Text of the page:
As previously indicated, thioglycolic acids, namely sodium, calcium and ammonium salts, have been used to cleave covalently linked amino acid bonds, including disulfide bonds, in the hair protein. Many depilatories in the cosmetics industry and those used in the industrial processing of pelts, skins and the hides have a thioglycolic acid concentration at about the 2.5% to 3.0% level and at times double this concentration. The current invention owing to its high level of alkalinity and hydrogen ion concentration stabilized with a pH value between 12.0 to 13.5 and the presence of surface active agents in the mixture permits the use of a substantially lower concentration of the thioglycolic acid but retains an extremely fast time of reaction whereas in a cosmetic formulation there would be a reaction time generally at up to about 12 minutes or more and in the industrial depilation of pelts, skins and hides a reaction time of up to 12 to 14 hours or longer. However, when the current Composition No. 1 is applied as a foam at between 125 F. to 140 F. to a freshly killed carcass having residual hair, the reaction time to sufficiently loosen the hair is within 6 minutes. The treated carcass is then passed through a polisher, which is a conventional apparatus containing some form of a mechanical abrading device with a water rinse at about 140 F., for complete removal of all hair, including scurf, bristle and new hair.

It is known that a rapid drop in temperature of a solution containing salts of thioglycolic acid will result in crystallization and precipitation of the salts making them ineffective to react with amino acid covalent bonds. There was found in the experimental procedure that when the chemical temperature at the dispensing hose was 140 F. and the foam on the full-hair skin, some 12 to 18 inches away, registered a temperature as low as 95 F., the observed depilatory effect was negative. However, when the foam after careful application onto full-hair skins registered between 125 F. to 140 F., then depilation occurred within 1 to 6 minutes.

An advantage of the invention and process includes a distinct financial savings to the red meat industry where in a pork processing plant the need for a scald tank which under existing working conditions contains approximately 20,000 to 40,000 gallons of potable water maintained at 140 F. could be eliminated. Also, it is possible to eliminate the dehairing machine and singer, which is a high intensity gas flame device whose purpose is to burn off residual scurf and bristle. The same composition as previously described in a liquid form in a scald tank can accomplish similar results.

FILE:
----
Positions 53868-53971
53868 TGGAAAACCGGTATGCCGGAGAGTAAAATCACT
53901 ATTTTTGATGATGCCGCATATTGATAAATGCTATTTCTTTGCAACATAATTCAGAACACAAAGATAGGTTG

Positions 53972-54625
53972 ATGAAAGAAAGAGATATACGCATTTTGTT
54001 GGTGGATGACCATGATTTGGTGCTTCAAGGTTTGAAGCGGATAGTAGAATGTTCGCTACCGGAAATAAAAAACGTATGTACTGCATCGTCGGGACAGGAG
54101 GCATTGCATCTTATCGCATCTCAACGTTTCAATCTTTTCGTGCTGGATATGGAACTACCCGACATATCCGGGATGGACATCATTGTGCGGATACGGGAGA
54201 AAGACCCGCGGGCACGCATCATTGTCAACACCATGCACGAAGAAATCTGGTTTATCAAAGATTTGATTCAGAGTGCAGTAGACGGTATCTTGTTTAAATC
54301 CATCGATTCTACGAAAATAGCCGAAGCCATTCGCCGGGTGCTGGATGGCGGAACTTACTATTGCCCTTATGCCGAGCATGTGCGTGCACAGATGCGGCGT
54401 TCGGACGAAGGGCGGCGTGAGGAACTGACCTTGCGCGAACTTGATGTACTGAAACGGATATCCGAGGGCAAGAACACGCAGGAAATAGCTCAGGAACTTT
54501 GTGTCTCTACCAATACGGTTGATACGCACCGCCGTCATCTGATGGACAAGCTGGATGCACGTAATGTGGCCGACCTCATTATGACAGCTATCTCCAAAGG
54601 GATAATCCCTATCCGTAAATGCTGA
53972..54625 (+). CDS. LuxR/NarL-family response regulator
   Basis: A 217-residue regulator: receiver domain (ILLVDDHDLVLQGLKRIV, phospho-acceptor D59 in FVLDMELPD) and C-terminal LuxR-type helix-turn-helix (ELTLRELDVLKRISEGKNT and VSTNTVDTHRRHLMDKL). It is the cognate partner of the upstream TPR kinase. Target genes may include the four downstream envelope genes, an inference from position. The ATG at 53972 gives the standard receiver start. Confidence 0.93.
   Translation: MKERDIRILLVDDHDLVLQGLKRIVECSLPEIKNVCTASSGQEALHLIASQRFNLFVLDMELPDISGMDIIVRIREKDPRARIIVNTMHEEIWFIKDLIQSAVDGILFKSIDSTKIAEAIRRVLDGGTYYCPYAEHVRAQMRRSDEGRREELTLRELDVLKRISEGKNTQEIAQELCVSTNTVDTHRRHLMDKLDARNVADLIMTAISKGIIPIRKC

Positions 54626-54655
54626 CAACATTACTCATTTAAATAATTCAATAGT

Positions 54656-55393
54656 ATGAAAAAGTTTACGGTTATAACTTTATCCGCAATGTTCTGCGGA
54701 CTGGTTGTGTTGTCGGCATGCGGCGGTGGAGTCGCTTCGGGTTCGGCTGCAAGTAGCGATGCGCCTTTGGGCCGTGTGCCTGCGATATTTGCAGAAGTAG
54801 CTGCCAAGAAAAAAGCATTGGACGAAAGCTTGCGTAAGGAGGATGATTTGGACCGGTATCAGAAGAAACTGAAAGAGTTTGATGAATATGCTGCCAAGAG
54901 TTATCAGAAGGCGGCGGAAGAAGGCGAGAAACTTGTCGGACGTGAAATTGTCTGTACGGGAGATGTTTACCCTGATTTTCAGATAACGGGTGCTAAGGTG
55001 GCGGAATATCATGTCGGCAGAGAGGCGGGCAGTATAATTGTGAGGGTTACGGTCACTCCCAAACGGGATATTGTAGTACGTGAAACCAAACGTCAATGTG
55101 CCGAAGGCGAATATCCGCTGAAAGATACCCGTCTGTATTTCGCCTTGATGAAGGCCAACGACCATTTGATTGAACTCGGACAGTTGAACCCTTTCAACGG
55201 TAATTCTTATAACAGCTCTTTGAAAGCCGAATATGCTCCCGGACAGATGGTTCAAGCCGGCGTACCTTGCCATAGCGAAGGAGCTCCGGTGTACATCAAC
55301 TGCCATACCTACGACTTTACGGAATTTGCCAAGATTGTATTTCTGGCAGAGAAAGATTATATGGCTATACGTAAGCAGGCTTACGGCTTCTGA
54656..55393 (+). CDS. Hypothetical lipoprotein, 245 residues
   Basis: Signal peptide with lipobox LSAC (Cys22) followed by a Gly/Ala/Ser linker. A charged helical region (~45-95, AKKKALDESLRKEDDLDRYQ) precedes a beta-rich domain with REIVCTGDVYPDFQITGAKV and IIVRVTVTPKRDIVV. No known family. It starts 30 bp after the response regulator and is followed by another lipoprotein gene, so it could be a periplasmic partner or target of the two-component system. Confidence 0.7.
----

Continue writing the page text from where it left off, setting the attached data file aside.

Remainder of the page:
With respect to the benefit of protein recovery, rendered animal products have a commercial value in light of their use in part as an animal feed (also referred to as meat meal and bone meal) where the nutritional level of this feed is determined by the percent of feed grade protein available in the feedstock. Thus, the higher the percent protein on a weight basis, the greater is the value of the product. It is also known that many digestible proteins are of an alpha helix molecular arrangement. However, hair owing to its beta helix configuration, is normally non-digestible. It has therefore been necessary, in the past, to separate animal hair from digestible protein in the rendering process in order to obtain a commercially saleable product. The separation is generally performed by costly mechanical means. The present invention is designed, in part, to separate hair from the pelt, skin or hide and by chemical action convert the same into feed grade protein by producing digestible amino acid units. It has been observed through experimental testing that an increase of at least 3% by weight of total protein in animal feeds is obtained when the raw materials had been treated previously with Composition No. 2 of this invention. Thus, the nature of this new formulation and process appears to be a conversion by hydrolysis of the beta helix structured hair shaft to a more basic or simpler amino acid units. Furthermore, the tallow and grease as final rendered products do not appear to be adversely affected by the above chemical treatment but in fact show a distinct improvement where the color of the treated samples was found to have an FAC value of 9 but control samples which remained untreated but taken from the same lot were found to have an FAC color value of 11, where the higher values are less desirable. The free fatty acid value (ffa) of the treated samples was found to be 2.4 percent whereas the control or untreated sample has an ffa value of 2.1 percent. The 0.3 percent increase could be accounted for by the overall increase in amino acid concentration.